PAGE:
NOTE: This was a cross-sectional study. More definitive conclusions about the effects of Omega-3 fats on telomeres would be gained from prospective studies in which half the subjects are randomly assigned to eat high Omega-3 diets for several years while the other half are assigned to eat low Omega-3 diets, and the effects on their telomere shortening are observed. Of course, it is still a good idea to eat fatty fish because of the abundant existing evidence of it's disease-deterring qualities. Also, some of the countries with the longest life spans have high percapita fish consumption.

Tuesday, April 20, 2010

Static Stretching Reduces Jumping Power

In static stretching, a muscle is stretched to the point of mild discomfort and the position is held for 15 sec or more. In contrast, dynamic stretching involves rapidly moving in and out of the stretched position. The former recommendation in favor of static stretching was based on the finding that it was effective for lasting improvements in flexibility. Thus, for many years, pre-competition static stretching was widely recommended for a broad range of athletes. However, recent studies, such as the one described below, have shown that static stretching before athletic efforts requiring explosive power (e.g. sprinting and jumping) actually hurts performance.

Study Methods
In a study by La Torre et al. (Journal of Strength and Conditioning Research, vol 24, no 3, pages 687-694, 2010), 17 young men performed vertical squat jumps from a force-detecting platform using various starting knee angles. On one day, they did the jumps after performing static stretches of their quadriceps and calf muscles for 10 minutes. Each muscle was stretched on both legs using 4 sets of 30-second holds with 30-second rests between sets. On another day they did the jumps without stretching beforehand.

At all starting knee angles, stretching before the jump test reduced jump height, peak force, and maximal acceleration, but only the differences for jumps beginning with the knees least bent were statistically significant. When starting the jump with the knees flexed 50 degrees (about a half-squat position) jump height, peak force, and maximum acceleration were respectively 21%, 9%, and 15% lower when stretching was performed first than when no stretching was performed.

Bottom Line 
This study reinforces other ones showing that static stretching prior to an athletic event reduces explosive muscular power. The fact that the negative effect is most pronounced when the knees are only bent to a moderate degree is highly relevant to sports activities because most sports do not involve deeply bending the knee. Dynamic stretching does not have the same detrimental effect. Thus, it appears that before athletic events that require power but not great flexibility it is best to warm up thoroughly and perform dynamic stretches before the event. The detrimental effect of static stretching on muscular power has not been shown to carry over to the following day. Therefore, static stretching may be performed after an athletic event to promote general flexibility without harming physical performance.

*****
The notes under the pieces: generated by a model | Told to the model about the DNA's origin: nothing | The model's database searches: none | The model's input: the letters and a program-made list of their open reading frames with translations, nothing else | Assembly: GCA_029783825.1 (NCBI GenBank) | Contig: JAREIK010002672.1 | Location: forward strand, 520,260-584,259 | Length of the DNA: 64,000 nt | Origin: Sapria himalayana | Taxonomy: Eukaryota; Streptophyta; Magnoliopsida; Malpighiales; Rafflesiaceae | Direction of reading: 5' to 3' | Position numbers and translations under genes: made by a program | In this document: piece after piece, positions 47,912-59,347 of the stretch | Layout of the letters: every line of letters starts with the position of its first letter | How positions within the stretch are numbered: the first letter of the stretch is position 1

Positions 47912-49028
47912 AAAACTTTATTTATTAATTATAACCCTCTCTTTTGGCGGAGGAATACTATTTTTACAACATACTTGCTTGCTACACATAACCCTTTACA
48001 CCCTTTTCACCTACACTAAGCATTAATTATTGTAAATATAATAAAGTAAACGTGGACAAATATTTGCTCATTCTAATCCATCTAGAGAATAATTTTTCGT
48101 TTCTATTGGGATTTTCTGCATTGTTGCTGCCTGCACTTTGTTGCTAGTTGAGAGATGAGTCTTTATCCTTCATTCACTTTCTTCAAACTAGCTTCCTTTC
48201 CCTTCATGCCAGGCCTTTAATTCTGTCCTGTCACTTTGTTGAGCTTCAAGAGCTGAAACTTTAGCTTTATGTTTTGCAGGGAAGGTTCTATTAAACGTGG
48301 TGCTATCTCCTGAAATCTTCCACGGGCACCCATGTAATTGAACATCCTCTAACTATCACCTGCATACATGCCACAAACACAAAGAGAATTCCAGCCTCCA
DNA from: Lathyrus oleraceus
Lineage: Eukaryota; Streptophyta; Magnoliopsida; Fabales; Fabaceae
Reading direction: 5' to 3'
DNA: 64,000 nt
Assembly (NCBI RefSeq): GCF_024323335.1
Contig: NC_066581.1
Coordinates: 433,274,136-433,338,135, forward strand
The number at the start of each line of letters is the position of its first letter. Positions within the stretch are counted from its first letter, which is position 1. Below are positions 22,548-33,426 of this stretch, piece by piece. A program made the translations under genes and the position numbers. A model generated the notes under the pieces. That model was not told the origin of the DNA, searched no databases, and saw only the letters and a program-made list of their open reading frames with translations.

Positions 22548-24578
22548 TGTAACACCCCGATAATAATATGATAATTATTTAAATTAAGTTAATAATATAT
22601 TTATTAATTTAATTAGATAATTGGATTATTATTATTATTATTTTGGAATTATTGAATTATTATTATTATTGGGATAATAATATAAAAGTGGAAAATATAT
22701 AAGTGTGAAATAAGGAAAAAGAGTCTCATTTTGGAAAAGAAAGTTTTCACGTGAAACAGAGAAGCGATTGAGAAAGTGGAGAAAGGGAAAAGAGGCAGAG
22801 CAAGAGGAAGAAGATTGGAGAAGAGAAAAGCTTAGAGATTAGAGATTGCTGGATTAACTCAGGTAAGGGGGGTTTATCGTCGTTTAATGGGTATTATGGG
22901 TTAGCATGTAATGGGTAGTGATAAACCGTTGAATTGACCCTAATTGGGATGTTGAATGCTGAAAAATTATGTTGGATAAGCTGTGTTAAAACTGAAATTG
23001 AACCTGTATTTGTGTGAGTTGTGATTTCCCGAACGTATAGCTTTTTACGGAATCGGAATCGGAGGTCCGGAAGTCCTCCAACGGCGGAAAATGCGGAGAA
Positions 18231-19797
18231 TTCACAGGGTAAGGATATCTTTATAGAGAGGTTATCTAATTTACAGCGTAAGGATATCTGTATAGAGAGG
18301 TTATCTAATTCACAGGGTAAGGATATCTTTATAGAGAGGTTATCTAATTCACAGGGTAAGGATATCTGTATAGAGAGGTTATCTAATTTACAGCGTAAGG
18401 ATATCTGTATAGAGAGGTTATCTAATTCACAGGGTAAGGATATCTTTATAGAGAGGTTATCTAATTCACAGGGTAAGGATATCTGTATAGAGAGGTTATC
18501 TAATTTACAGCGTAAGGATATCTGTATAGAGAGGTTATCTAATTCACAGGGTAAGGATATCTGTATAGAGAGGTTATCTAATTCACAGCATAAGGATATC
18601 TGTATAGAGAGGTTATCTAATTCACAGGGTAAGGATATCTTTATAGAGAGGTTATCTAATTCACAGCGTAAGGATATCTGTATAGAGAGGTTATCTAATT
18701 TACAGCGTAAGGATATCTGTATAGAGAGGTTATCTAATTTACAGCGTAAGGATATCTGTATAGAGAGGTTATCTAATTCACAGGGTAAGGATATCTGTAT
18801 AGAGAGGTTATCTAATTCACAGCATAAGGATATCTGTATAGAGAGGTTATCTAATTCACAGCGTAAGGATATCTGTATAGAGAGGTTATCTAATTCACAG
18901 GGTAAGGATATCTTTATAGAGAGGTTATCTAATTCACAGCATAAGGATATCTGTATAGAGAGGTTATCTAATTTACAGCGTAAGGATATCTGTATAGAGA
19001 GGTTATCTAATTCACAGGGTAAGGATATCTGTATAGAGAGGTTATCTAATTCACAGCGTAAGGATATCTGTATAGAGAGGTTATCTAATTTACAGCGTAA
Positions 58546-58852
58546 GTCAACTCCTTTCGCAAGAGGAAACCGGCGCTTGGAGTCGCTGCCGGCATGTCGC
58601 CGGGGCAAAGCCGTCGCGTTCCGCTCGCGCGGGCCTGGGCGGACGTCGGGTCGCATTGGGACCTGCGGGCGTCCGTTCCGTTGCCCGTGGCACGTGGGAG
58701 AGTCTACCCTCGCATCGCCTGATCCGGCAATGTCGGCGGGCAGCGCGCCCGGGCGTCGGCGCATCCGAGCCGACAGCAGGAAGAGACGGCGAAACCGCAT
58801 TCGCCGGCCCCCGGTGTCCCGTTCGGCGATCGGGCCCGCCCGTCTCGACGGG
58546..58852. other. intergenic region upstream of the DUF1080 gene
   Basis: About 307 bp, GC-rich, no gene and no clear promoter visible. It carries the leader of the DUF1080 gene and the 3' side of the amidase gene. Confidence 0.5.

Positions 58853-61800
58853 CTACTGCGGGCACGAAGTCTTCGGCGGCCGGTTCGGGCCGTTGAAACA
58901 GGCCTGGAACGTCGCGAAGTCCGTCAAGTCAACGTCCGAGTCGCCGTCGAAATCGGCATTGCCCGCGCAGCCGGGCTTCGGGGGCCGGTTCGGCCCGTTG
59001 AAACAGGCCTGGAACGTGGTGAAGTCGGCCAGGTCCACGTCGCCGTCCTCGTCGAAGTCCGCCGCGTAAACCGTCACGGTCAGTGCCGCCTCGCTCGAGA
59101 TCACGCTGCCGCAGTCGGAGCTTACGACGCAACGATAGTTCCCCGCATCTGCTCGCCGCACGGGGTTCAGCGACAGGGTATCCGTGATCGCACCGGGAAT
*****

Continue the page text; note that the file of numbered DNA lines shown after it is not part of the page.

Thursday, April 8, 2010

Brock Lesnar's Workout - Perfect Example of Functional Training

See the video of one of Brock Lesnar's workouts. Lesnar is the current top heavyweight of the Ultimate Fighting Championship (UFC), the most popular mixed martial arts organization in the U.S. He won the NCAA heavyweight wrestling championship in 2000 and later became a professional (choreographed) wrestler. When he joined the UFC, he became a dominant force. Watch this highlight video to see his speed and power.

Lesnar's workout is a prime example of functional training. No doubt weight-lifting and running are essential for a base level of fitness. However, to really excel in a sport or other physically demanding activity, one has to train in ways that simulate the activity to be improved. Lesnar's routine is based on 5-minute rounds as are UFC fights. His exercises are mostly whole-body, multi-directional, asymmetrical, and highly taxing to the lactic-acid energy system. No doubt Lesnar does a lot of conventional weight-liting. However, his lesson to us is that, in order to excel in a sport or other physical activity, training must be supplemented by routines that simulate the target activity as to which muscles and energy systems are used and the way they are used.

Tuesday, April 6, 2010

Vibration Training Can Increase Jump Height

Because of evidence supporting their effectiveness for improving strength, flexibility and power, whole body vibration platforms have become increasingly available in fitness centers and athletic training facilities. These platforms generally provide repeated vertical fluctuations at a user-selected rate and amplitude (distance). One study reported that frequencies of 20-30 Hz (cycles per second) produced the greatest gains in flexibility and strength. Amplitude adjustment generally ranges from 1-15 mm (0.04-0.60").

While it is easy to train previously untrained people to increase strength and power, it is more difficult to produce improvement in those already trained. Thus, the study described below provided a challenge to whole-body vibration training.

Experimental Method
In a study by Wyon, Guinan, and Hawkey published in the Journal of Strength and Conditioning Research (vol 24, no 3, pp. 866-870, 2010) 18 female undergraduate dance majors, who were currently engaged in 12-16 hours of dance training per week, were divided into the following two groups that were tested before and after a 6-week experimental period:

Experimental Group: In addition to their normal dance training, these subjects did whole-body vibration training two times a week separated by 2 rest days. The training consisted of twice holding each of the following positions for 30 sec while on a vibration platform set at a frequency of 35 Hz and amplitude of 4 mm (0.16").

     Half-squat with knees pointing outwards
     Right leg leading lunge
     Left leg leading lunge
     Maximal height calf raise
     Forward torso bend (at least 90 degrees) with knees straight

Control Group: In addition to their normal dance training, this group held each of the same positions as the experimental group, but on a stable floor rather than on a vibration platform.

The experimental groups improved 2.3 cm (0.9" or 6%) in their maximal vertical jump, while the control group actually declined by 1.5 cm (0.6" or 4%). This difference was statistically significant.

Bottom Line
Whole-body vibration training appears to hold promise for training athletes and dancers. The experimental training required only 5 minutes twice a week. Because the physical demands on in-season dancers and athletes are great, strength and power training is usually limited to avoid overtraining. However, whole-body vibration training seems to be able to improve performance without excessively stressing the athlete. An added advantage is the previous evidence that such training can improve bone mineral density. Low bone density has been a problem with female dancers and athletes who maintain low bodyfat, such as gymnasts and distance runners.